The Open Notebook - Harry Kane, birthday curry and fighting with a door
After four dramatic days of action, Francesco Molinari became Champion Golfer of the Year at Carnoustie following a flawless final round.
The Italian held off a resurgent Tiger Woods, a battling Justin Rose and a dangerous Rory McIlroy among many others to lift the Claret Jug.
But away from all the drama, there were plenty of quirky stories from across the Angus links and we've collated them for you in our final Open Notebook.
Making a splash in Italy
Francesco Molinari claimed that if Ferrari had won the German Grand Prix this afternoon his sporting achievement at Carnoustie, where he became the first Italian to win a major tournament, would be a footnote.
Well the best Kimi Raikkonen could manage was third at Hockenheimring and leading Italian sports title La Gazzetta dello Sport splashed on his heroics.
The headline: “Molinari trionfa e fa la storia’ - or 'Molinari triumphs and makes history'. Could not have put it better ourselves.
Captain Kane checks in
England's football captain Harry Kane was spotted at Carnoustie, the World Cup golden boot winner underlining his passion for golf.
Kane has a golf simulator at home and once described his perfect Sunday as: “Having a game of golf, a barbecue and watching the golf on TV.”
At The Open he got to do it in person.
Celebrity isn’t new here - when Ben Hogan won in 1953 he was followed shot for shot by his great friend Frank Sinatra.
Stenson on the wrong side of the door
Fighting with doors is not advisable at the best of times, especially before an Open, and Henrik Stenson admits that’s what held him back this week.
The 2016 Champion Golfer of the Year banged his elbow and almost pulled out of Carnoustie but did make the cut before finishing on one over in a tie for 35th.
As he said: “I lost.”
And when a journalist questioned his story, wondering if it was actually done elbowing another person, Stenson went into flat-out denial mode, with a slight warning thrown in for good measure.
"No," said the Swede. "You would have known." Cue laughter, perhaps of the nervous variety, from the press pack.
Table for dinner?
It has not escaped the attention of Shubhankar Sharma that he could celebrate his birthday at The Open every year after turning 22 on Saturday.
However, he acknowledged that his dinner plans may to change depending on the host course after dining at a Carnoustie curry house.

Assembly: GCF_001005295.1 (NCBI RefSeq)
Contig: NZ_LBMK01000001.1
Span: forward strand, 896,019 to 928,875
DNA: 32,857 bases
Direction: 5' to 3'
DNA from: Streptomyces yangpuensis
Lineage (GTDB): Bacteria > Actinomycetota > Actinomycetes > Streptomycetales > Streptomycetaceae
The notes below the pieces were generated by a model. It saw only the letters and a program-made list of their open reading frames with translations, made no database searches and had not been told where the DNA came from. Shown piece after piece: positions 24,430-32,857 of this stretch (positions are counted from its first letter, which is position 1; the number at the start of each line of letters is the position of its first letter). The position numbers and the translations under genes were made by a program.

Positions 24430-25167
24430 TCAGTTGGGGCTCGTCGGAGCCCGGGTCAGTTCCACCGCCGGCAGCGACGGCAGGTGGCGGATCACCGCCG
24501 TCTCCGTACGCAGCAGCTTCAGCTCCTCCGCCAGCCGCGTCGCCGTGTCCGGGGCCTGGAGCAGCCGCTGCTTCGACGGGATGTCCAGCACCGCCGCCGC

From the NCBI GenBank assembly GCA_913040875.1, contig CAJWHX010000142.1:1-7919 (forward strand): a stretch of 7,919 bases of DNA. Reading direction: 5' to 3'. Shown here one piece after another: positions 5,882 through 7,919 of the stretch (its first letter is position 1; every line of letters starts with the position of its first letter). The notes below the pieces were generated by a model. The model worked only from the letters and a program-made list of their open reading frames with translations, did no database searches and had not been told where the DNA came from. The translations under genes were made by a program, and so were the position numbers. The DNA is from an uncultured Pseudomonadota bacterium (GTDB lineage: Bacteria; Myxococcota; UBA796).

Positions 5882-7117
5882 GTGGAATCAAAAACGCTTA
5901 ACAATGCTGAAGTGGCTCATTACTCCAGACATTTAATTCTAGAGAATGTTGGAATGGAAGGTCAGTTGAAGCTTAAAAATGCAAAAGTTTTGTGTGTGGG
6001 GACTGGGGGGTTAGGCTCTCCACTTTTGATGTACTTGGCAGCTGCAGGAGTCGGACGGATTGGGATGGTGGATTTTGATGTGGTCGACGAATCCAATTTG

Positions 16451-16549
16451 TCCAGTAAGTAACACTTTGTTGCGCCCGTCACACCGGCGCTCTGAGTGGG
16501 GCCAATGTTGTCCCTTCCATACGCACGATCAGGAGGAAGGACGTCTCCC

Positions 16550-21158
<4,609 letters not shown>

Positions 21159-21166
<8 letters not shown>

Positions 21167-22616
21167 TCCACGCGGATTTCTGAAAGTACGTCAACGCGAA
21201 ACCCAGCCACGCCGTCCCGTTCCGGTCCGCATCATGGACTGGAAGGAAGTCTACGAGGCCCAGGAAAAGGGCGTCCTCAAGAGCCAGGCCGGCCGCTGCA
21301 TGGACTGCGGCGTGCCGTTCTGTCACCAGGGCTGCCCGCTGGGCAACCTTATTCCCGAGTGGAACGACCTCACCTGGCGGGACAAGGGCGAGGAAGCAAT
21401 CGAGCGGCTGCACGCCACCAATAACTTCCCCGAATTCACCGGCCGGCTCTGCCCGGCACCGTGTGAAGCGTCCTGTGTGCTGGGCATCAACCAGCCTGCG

Fearing that no other Indian restaurant can live up to last night’s destination, he said: “We'll have to cook at home.”
Casey finally in the red
He may not have finished under par at The Open this week (he ended four-over for the Championship in a tie for 51st) but Paul Casey was in the red when it came to wine at least.
The 41-year-old found time to go for a round with R&A Chief Executive Martin Slumbers at nearby Panmure Golf Club and took no prisoners with alcohol on the line.
“Panmure is a really good course,” said Casey. “I parred the 6th hole, didn't put it in Hogan's bunker.
“I won a bottle of wine off Slumbers this past week after playing against him. You can put that down!”
McNicoll gets his standing ovation
Keir McNicoll was not officially in the field for The 147th Open but he perhaps got the loudest cheer of the day at the 18th green.
The Carnoustie Assistant Club Pro was acting as a marker for American Beau Hossler and holed out from off the green on the 18th in front of the grandstand.
A lovely moment for McNicoll and we profiled the 34-year-old after his round with Gavin Green on Saturday, which you can read here.
LBW? Not for Schauffele
As a fan of basketball, baseball, football and hockey Xander Schauffele considers himself a sporting encyclopaedia.
And with German and French heritage, as evidenced by his surname, the man who finished tied-second at The Open unsurprisingly has eclectic taste.
But what about cricket?
“I don't know about that one,” he admitted. Out for a duck I'm afraid, Xander.
Almost an albatross for Justin
Justin Rose was almost out of The Open on Friday night before a birdie at 18 saved him. He almost made it count, with an eagle at 14 catapulting him into contention – but it was so nearly so much more.
Rose’s monstrous approach to the par-five 14th rattled the pin, cueing gasps from the gallery. Had that gone in, it would have brought the house down.
Quote of the Day:
The last word can only come from our Champion Golfer of the Year - a man who supposedly does not like playing at Carnoustie:
"It's amazing to stand here with the Claret Jug. I knew I was coming in with some good golf. My record around here was terrible. So that didn't make me too optimistic about the week, but I just tried to not think about it and focus on hitting good shots day by day."
PGA Tour professional Wesley Bryan tweeted his support to his friend Francesco Molinari - revealing what the Italian had told him after they played in China.
Apparently he plans to retire in two and a half years, watch sports on television and drink a lot of coffee.
Pic of the day
After becoming 2018 Champion Golfer of the Year, Molinari was snapped behind the scenes in the locker room:
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